Wilem Boshoff
Garden of Words 1


floor piece, labels consisting of printed names on small wooden blocks, wooden trays, sheets of safety-glassn

the work comprises twelve 'flower beds', six of which are on display dimensions of each sheet of glass: 2.1 x 1.5m (7mm thick), height of work from the floor: 25mm

This conceptual work functions like a book of loose pages. To accommodate the work in a small space, the 'book is closed' by storing all the loose 'pages' (labels) in the wooden trays. The trays are then stacked, like books lying on top of one another. When exhibited all or some of the 'pages' are laid out under glass. Different configurations of the 'flower beds' under glass are possible.

The work won the FNB Vita Art Now Award for the best South African artist for 1997 and was exhibited at the Reina Sofia, Madrid in 2001 in an exhibition entitled No es sólo lo que ves: pervirtiendo el minimalismo.

Garden of Words 1 was born out of a romantic fascination with the use of language in various creation myths. It tracks down the enchantment Adam had with the names of living things in Genesis, and it identifies with Hermes Trismegistus and his texts of creation spells in Egyptian cosmogony.

Both these myths follow a platonic order of events. They begin with an archetype, that is an apperceptive mental image of things intended for creation, not unlike Kant's noumenon. In the Genesis myth this is a 'pre-ordination.' In both myths this idée mère or 'mother idea' is followed by an ectype, an externalising of the mental image. The ectype was exercised as a spoken language: "Let there be light." In Genesis, Adam was asked to revive this language, but in the Egyptian myth Hermes locked it away, hermetically sealed as a covert script in his library of secret books. Concrete features such as the light, animals and plants created by the ectypal language are called prototypes, and, as the world began to procreate and duplicate itself, the subsequent features became known as stereotypes.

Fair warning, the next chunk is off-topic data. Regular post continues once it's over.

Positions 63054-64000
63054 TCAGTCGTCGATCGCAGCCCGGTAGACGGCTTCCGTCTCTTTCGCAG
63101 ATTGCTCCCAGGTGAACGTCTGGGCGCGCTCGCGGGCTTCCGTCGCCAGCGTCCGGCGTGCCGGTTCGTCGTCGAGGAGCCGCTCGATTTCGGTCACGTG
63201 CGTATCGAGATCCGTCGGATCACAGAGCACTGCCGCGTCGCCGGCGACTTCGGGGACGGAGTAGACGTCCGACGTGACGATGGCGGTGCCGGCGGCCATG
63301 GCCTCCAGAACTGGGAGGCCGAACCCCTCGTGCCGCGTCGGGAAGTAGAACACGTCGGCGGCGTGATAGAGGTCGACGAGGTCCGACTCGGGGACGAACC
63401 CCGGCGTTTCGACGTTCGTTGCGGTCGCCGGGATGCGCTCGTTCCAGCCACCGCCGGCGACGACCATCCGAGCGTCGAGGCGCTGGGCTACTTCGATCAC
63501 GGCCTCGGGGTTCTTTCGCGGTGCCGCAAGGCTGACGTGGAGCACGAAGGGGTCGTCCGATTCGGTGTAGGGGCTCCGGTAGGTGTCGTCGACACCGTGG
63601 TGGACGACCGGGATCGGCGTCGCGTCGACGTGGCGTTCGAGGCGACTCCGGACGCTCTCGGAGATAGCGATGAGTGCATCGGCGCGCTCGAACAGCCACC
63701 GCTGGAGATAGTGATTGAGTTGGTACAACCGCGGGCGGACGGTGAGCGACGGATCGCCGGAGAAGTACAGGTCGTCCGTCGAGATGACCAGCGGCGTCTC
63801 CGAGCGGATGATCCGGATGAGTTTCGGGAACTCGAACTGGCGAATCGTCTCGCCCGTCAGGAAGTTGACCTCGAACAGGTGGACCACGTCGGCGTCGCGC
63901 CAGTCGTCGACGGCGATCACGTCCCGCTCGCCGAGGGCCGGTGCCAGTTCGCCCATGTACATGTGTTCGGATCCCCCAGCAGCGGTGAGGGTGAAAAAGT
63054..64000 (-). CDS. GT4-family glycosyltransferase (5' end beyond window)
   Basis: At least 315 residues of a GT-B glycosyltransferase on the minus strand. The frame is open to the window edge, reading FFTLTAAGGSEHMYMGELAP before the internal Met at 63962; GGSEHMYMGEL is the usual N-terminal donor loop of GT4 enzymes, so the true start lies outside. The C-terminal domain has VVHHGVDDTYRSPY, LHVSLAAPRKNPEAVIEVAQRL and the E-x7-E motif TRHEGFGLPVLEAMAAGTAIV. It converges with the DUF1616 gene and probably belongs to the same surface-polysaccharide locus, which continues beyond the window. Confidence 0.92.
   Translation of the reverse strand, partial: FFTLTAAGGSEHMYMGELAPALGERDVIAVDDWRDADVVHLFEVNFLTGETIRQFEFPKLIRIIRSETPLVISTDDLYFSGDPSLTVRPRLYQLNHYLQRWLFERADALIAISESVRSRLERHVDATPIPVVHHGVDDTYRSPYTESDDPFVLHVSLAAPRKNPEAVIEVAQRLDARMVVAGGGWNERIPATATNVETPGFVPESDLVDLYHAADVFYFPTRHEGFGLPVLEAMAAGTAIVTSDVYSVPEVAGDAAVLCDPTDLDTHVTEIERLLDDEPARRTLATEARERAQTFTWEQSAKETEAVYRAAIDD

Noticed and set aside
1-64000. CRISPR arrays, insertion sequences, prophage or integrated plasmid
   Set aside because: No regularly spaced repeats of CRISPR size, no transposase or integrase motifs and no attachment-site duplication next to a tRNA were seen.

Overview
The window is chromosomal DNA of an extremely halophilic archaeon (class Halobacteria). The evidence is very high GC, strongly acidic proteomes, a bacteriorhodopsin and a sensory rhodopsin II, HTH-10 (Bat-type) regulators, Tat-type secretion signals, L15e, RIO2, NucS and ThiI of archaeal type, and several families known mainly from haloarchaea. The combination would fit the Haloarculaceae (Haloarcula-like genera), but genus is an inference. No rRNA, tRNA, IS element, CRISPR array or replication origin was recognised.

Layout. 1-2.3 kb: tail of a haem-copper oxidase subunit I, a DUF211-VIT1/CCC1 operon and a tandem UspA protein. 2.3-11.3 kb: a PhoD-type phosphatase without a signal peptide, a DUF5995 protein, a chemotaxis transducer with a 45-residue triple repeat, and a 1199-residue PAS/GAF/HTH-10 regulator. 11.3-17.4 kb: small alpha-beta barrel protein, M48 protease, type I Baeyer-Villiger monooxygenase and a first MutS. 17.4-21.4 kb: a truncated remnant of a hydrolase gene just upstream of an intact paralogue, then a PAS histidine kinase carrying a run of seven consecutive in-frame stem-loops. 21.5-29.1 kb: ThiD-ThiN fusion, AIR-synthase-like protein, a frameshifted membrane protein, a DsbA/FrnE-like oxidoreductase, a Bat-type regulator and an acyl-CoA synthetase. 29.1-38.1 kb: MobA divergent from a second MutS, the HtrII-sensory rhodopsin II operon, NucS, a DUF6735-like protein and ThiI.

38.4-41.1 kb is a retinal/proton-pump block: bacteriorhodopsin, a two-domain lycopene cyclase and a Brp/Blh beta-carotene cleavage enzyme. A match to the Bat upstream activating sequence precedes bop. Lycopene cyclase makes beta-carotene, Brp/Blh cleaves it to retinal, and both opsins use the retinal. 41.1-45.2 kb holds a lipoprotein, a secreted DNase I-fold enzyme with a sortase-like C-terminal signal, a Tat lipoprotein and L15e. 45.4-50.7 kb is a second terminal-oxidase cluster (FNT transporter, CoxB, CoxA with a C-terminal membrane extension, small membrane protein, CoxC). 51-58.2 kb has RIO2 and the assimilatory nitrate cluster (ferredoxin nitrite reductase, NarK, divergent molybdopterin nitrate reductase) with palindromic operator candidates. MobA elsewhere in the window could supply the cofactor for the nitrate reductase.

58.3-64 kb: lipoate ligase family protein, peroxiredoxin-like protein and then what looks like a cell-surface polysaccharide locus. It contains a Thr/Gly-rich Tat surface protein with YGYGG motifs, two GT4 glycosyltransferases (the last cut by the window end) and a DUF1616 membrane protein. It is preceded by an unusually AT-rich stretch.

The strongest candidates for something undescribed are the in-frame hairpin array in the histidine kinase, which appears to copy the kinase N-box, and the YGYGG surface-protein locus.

In the Garden of Words 1 an ectypal language is made to extend over laid down 'flower-beds' as words on labels. Garden of Words 1 follows Adam in his impossible task of reviewing the prototypal world and his identification of all living things. Adam's fascinating and apparently futile attempt at shaping language was made when he was alone, with no-one to talk to; Eve had not yet been fabricated, and Lilith had absconded. Garden of Words 1, in typical Adamic fashion, has concerned itself with almost 4,000 plants over a period of fifteen years, collected in actual locations all over the world. The work is an ongoing seeding, or semination of their names (the Latin for seed is semen). The seeding of words is committed to the earth under glass, a hot-house at the beginning and end of time.

2005 Michael Stevenson. All rights reserved.